The Atlantic puffin is a tiny, well-adapted seabird that may be found throughout the northern and eastern coasts of the United States and Canada. The Atlantic puffin (Fratercula arctica), often known as the common puffin, belongs to the auk family of seabirds.  Because of their large, multicoloured bills and penguin-like colouring, Atlantic puffins are sometimes known as “sea parrots.” 

The majority of their lives are spent at sea for Atlantic puffins. While swimming, their water-resistant feathers keep their bodies warm. They swim on the surface and underwater by flapping their wings. The Atlantic puffin, like many other seabirds, spends the most of its time away from land, in the open ocean, and only enters coastal regions to nest. It is a gregarious bird that nests in huge colonies. 

Puffins in the Atlantic have outstanding diving ability. It can swim quickly and dive to great depths, staying underwater for up to a minute. They can flap their wings up to 400 times each minute to attain a top speed of 55 miles per hour. It can consume shallow-bodied fish up to 18 cm long, although most of its food is smaller, approximately 7 cm long. An adult bird need around 40 of them each day to survive. 

They breed on the islands of the North Atlantic Ocean throughout the summer and spring. In the cliffs’ burrows, they make nests from of feathers and grass. Only one egg is laid by the female, and it takes 45 days for it to hatch. Adult puffins leave the nest after the babies hatch to obtain nourishment. They carry with them 

  1. Peacock 

The peacock is a stunning bird that belongs to the Phasianidae family. Peacocks are known for their vivid display of iridescent tail feathers, especially in male birds. In Asia, there are two species of peacock, and in Africa, there is just one species of peacock, Afropavo. The blue peacock and the green peacock are the two kinds found in Asia. The Afropavo congensis peacock is an African species. India’s national bird is the blue peacock. They may be found all across the subcontinent of India. From Myanmar to Java, the green peacock may be found. They are classified as endangered species because their numbers are falling at an alarming rate across the world. Historically, the animal has been regarded as a Myanmar national symbol. 

Peacocks often reside in woods and lay their eggs in the ground. It is, nevertheless, occasionally observed in the area. They approach humans quite near, especially in protected places. They eat everything. Plant components, insects, seed husks, flower petals, and tiny arthropods are all eaten by seedlings. They deposit eggs and watch them hatch. Like chicks, young children feed alongside their moms. When he senses danger, he flees under the protection of his mother’s wings. Like chickens, the young ones hide under their mothers’ feathers and occasionally hop on their backs.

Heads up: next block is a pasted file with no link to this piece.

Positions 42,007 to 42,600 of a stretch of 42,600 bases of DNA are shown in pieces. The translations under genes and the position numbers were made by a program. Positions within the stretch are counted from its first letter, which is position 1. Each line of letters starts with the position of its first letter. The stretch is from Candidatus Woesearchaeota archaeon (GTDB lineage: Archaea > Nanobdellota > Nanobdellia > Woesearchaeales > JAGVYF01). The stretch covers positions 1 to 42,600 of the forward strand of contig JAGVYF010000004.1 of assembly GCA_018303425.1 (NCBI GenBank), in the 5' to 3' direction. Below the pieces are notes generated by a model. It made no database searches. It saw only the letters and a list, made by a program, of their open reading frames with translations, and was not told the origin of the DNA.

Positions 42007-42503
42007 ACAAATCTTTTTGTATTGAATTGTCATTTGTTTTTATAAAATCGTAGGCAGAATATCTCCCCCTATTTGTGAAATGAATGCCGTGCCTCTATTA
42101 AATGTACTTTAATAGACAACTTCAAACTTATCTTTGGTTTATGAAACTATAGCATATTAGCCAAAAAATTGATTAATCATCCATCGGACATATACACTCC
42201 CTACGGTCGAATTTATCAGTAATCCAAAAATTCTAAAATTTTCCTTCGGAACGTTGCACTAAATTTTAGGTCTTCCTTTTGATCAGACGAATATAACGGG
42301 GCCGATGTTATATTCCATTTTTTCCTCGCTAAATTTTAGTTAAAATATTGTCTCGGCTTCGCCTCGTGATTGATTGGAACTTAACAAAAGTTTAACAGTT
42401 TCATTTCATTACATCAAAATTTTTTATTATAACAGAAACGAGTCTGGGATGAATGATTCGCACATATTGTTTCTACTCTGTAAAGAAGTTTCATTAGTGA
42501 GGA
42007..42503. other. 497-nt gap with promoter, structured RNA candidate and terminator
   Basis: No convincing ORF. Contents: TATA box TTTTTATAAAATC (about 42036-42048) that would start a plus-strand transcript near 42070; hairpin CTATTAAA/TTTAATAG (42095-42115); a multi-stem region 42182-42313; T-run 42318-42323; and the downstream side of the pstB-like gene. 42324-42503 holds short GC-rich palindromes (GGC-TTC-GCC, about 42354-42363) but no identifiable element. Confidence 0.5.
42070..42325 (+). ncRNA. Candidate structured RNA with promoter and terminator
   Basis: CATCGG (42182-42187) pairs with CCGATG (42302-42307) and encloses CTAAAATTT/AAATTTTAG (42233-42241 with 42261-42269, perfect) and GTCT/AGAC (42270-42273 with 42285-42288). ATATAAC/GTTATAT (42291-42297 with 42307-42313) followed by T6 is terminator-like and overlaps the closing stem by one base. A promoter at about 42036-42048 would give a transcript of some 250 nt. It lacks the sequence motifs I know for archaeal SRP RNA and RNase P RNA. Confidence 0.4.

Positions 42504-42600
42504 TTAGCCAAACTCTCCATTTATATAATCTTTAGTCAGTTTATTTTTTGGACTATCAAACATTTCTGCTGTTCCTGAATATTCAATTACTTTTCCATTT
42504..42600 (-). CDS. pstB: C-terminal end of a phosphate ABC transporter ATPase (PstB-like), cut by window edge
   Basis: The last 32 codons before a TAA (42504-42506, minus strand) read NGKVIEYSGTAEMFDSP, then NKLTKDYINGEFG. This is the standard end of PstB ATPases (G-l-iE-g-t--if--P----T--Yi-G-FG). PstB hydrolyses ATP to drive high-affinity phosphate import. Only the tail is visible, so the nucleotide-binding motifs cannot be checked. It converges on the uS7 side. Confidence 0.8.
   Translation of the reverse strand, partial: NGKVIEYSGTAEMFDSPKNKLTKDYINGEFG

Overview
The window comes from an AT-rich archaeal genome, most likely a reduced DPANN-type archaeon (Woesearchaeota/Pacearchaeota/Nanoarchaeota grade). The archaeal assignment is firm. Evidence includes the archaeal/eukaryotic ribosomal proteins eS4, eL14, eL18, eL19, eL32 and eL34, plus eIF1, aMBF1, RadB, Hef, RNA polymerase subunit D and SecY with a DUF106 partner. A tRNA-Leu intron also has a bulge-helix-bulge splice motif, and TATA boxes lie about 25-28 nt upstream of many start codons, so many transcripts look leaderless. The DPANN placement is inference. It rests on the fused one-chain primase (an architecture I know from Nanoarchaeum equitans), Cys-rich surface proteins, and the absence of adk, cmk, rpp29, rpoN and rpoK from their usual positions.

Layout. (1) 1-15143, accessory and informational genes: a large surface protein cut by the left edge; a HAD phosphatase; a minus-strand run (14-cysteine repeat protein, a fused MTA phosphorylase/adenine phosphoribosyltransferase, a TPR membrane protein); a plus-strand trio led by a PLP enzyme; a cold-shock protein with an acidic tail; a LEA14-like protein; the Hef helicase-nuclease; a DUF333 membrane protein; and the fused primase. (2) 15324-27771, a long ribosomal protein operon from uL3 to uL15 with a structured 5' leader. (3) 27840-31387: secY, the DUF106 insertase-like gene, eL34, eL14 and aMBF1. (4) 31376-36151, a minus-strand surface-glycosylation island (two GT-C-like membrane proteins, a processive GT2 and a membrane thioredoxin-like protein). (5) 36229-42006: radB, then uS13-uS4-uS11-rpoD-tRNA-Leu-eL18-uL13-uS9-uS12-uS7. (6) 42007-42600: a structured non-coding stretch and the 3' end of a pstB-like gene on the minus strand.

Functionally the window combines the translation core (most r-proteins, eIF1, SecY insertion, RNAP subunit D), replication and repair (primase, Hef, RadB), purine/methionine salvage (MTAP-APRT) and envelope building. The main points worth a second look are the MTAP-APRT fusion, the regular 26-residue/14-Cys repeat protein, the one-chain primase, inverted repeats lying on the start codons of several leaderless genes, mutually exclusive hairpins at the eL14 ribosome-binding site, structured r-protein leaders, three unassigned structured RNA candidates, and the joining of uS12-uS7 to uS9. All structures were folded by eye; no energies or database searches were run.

The white peacock’s feathers are all white. Feathers are also produced by the female peacock, but they are used to frighten the adversary. Female peacocks are significantly smaller than males.  Peacocks reside in trees, but also in wild birds and clay burrows. They are classified as terrestrial eaters. Peacocks are thought to be polygamous in all species. They, like the Galliformes, utilise their toenails to defend themselves from predators. 

  1. Golden Pheasant 

The Golden Pheasant, commonly known as the “Chinese Pheasant,” is a popular pheasant species endemic to the hilly regions of Western and Central China.  The brightly colourful plumage of golden pheasants is well-known. They have a lovely golden-yellow crest with crimson tips. Their faces and underparts are both brilliant red. Rusty tan on the sides and neck. The golden pheasant’s wattle is yellow, and its upper back is green. They also have a long, pale brown tail and vivid red shoulder feathers. 

The brilliant coloration of male Golden Pheasants makes them clearly identifiable. They have a golden crest with crimson tips that runs from the top of their heads to the bottom of their necks. Female Golden Pheasants are duller and less colourful than males. They have mottled brown plumage, a pale brown face, neck, breast, and flanks, pale yellow feet, and seem skinny. 

Dense woods and woodlands, as well as thin undergrowth, are ideal environments for the Golden Pheasant. Berries, seeds, and insects are their primary sources of nutrition. 

The Golden Pheasant is a shy bird that spends the day hiding in dark, thick forests and woodlands and the night roosting in extremely high trees. They may take off in a quick, rapid upward motion, making an unique wing sound. A ‘chack chack’ sound can be heard in the vocalisations. During the mating season, males have an unique metallic cry. The males will also extend their neck feathers over their heads and beaks like a cape during their extravagant wooing ritual. 

In April, female Golden Pheasants lay 8–12 eggs. The incubation period is around 22–23 days. After 12–14 days, the chicks fledge. Males develop their vivid colours in their second year, although they are sexually mature in their first. A Golden Pheasant has a lifespan of 5–6 years.““The IUCN lists Golden Pheasants as being of “Least Concern.” 

  1. Australian king parrot 

Only eastern Australia, from Cooktown in Queensland to Port Campbell in Victoria, is home to the Australian king parrot. It’s a lovely parrot that may be found all throughout Australia. These parrots are between 40 and 50 centimetres in length. This bird is more common in hilly areas, where it may be seen nesting in the trees. The most prevalent environments for king parrots are rainforests and wet sclerophyllous woods.